Americas & Beyond
|66% of US Voters are Angry at the Media|
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June 16, 2010
Sixty-six percent (66%) of U.S. voters describe themselves as at least somewhat angry at the media, including 33% who are Very Angry.
|Americans strongly reject several proposed taxes including ones on cell phone bills and consumer electronic purchases to keep privately-owned newspapers going.|
A new Rasmussen Reports national telephone survey finds that 31% say they are not angry at the media, but that includes just nine percent (9%) who say they are not at all angry.
It’s important to note, however, that the question did not in any way define media or differentiate between media outlets such as CNN and Fox News.
But voters have consistently said in surveys that they believe the national media has a liberal bias and that most reporters try to help the candidates they want to win. Just before Election Day 2008, 51% said most reporters were trying to help Barack Obama win the presidency. Just seven percent (7%) thought they were trying to help John McCain, while 31% viewed their coverage as unbiased.
Now 48% of voters think most reporters when they write or talk about President Obama are trying to help the president pass his agenda. Only 18% think most reporters are trying to block the president from passing his agenda. Twenty-seven percent (27%) say they are simply interested in reporting the news in an unbiased manner.
The survey of 1,000 Likely U.S. Voters was conducted on June 13-14, 2010 by Rasmussen Reports. The margin of sampling error is +/- 3 percentage points with a 95% level of confidence. Field work for all Rasmussen Reports surveys is conducted by Pulse Opinion Research, LLC. See methodology.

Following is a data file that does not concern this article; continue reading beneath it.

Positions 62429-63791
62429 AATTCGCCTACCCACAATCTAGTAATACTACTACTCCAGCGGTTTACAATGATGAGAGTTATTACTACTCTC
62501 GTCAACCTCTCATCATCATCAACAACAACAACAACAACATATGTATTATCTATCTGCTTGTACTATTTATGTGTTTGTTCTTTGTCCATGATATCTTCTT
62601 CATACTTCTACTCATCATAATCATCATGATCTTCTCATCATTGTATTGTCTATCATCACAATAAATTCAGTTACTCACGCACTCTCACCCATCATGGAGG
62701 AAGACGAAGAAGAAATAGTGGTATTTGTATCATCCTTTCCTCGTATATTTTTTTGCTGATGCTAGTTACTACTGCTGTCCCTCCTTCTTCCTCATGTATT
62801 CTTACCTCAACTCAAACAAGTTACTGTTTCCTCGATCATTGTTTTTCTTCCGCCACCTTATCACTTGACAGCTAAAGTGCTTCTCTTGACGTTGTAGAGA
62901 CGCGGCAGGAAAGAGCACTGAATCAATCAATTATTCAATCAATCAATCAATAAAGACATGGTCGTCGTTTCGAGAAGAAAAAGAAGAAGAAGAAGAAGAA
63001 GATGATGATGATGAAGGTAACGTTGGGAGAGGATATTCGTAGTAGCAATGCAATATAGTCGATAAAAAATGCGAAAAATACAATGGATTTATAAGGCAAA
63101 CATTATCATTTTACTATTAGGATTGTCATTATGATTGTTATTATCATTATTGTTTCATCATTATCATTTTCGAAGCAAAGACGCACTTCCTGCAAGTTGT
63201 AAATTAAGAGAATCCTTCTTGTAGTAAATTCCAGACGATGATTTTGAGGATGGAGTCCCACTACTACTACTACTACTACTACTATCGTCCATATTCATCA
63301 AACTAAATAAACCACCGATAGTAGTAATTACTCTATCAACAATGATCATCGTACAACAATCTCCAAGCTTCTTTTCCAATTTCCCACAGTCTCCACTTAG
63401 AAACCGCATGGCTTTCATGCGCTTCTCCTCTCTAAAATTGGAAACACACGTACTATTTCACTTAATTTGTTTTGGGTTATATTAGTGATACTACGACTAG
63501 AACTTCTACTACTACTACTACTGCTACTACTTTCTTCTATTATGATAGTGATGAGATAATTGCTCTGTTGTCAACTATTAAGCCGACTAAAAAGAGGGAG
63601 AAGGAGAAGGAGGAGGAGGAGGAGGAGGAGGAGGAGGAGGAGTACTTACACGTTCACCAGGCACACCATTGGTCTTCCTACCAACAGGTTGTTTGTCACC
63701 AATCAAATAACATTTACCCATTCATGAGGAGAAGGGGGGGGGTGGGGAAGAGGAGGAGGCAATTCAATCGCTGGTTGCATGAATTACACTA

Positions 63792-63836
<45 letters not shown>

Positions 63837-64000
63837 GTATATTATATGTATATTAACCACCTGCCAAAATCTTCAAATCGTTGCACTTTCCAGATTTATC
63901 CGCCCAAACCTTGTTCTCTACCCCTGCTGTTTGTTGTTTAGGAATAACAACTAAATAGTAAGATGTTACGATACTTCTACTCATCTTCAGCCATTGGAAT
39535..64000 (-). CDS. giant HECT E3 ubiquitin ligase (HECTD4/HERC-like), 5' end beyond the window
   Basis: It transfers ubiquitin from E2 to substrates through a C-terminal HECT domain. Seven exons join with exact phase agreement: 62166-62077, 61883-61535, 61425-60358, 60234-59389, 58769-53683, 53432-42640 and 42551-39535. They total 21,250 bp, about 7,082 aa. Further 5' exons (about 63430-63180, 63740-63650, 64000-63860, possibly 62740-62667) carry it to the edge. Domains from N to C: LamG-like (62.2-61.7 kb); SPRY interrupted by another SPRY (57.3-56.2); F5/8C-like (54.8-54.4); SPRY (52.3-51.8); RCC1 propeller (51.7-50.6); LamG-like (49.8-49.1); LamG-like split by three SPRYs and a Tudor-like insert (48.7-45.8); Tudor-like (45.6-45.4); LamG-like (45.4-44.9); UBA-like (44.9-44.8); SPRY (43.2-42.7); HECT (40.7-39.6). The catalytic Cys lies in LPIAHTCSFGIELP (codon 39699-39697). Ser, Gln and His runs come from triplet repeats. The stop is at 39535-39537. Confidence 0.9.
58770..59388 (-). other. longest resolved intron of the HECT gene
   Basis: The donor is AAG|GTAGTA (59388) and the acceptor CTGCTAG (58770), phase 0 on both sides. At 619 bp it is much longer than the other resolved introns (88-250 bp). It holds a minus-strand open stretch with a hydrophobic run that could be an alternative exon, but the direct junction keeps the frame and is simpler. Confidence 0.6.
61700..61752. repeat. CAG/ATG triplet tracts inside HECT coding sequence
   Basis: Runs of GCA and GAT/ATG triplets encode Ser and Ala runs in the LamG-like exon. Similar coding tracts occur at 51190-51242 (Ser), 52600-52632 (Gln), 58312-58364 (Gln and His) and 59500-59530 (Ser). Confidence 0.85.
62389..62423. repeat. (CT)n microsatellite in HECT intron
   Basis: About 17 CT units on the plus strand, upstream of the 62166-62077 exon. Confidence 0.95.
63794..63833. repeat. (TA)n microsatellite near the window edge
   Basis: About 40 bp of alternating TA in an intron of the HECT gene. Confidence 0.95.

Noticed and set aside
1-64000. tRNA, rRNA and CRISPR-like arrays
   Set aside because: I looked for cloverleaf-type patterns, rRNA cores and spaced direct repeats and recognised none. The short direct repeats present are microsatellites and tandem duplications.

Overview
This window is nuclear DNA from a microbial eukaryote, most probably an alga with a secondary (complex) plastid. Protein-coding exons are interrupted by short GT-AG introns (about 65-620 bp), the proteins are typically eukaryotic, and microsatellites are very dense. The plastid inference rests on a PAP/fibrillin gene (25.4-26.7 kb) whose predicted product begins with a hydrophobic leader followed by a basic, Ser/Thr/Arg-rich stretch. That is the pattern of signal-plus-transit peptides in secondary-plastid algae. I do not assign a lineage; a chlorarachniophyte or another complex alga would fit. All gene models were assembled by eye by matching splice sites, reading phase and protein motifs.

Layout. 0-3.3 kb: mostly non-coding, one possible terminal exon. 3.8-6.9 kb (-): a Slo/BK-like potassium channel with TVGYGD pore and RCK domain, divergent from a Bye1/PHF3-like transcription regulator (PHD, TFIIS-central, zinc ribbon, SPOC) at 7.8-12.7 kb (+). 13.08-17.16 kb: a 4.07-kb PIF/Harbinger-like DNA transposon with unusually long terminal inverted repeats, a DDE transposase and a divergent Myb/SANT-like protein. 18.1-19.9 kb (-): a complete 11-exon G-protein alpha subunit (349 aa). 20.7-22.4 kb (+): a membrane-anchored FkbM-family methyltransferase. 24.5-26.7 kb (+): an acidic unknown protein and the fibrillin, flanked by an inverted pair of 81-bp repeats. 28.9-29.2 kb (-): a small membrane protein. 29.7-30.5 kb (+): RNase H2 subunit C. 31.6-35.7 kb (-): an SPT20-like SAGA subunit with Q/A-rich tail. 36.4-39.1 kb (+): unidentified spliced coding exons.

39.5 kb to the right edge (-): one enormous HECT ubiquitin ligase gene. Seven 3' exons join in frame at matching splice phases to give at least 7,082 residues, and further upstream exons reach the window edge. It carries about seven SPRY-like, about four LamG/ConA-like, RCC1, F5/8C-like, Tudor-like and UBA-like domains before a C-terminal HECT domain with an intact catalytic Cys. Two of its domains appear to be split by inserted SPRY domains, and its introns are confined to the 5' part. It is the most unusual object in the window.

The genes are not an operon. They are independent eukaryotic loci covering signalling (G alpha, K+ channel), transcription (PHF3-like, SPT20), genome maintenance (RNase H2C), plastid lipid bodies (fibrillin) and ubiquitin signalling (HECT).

Sixty-eight percent (68%) say most reporters when covering a political campaign try to help the candidate they want to win. This finding is unchanged from June 2008 when the last presidential cycle was in full swing. Twenty-three percent (23%) now say most reporters try to offer unbiased coverage of a campaign.
Fifty-four percent (54%) of voters think most reporters would hide any information they uncovered that might hurt a candidate they wanted to win, up seven points from November 2008. Twenty-eight percent (28%) say most reporters would not hide damaging information to help the candidate they preferred. Eighteen percent (18%) are not sure.
Fifty-one percent (51%) say the average reporter is more liberal than they are, consistent with earlier findings on the question. Fifteen percent (15%) say the average reporter is more conservative than they are, while 27% say the average reporter shares roughly the same ideological views that they have.
Unhappiness with the media comes at a time when many government policies are unpopular with a majority of voters and two-thirds (67%) think the news media has too much influence over the actions of government. Sixty-two percent (62%) say what the media thinks is more important to the average member of Congress than what voters think.
Seventy percent (70%) of voters are angry at the current policies of the federal government.
Seventy-nine percent (79%) of Republicans and 68% of voters not affiliated with either major party are angry at the media. Democrats are more closely divided on the question.
Seventy-six percent (76%) of GOP voters and 56% of unaffiliateds think most reporters are trying to help Obama pass his agenda. Among Democrats, 33% say they are trying to block the president’s agenda, while 43% say their coverage is unbiased. Just 15% of Democrats say most reporters are trying to help the president.
The difference between the Political Class and Mainstream voters on this question is starker. Sixty percent (60%) of Mainstream voters say most reporters are trying to help the president pass his agenda. Fifty-seven percent (57%) of the Political Class believe most reporters are trying to block passage of Obama’s agenda.
But then while 62% of Mainstream voters feel that the average reporter is more liberal than they are, 69% of the Political Class say their ideological views are about the same as the average reporter’s.
Mainstream voters tend to think most reporters try to help the candidates they want to win. The Political Class disagrees.
Fifty-five percent (55%) of voters think media bias is a bigger problem in politics today than big campaign contributions.
The Federal Trade Commission is considering several proposals to help the financially struggling newspaper industry. But Americans continue to strongly oppose government-driven solutions for the newspaper industry’s problems in large part out of concern that they threaten the press’ independence.
Americans strongly reject several proposed taxes including ones on cell phone bills and consumer electronic purchases to keep privately-owned newspapers going.
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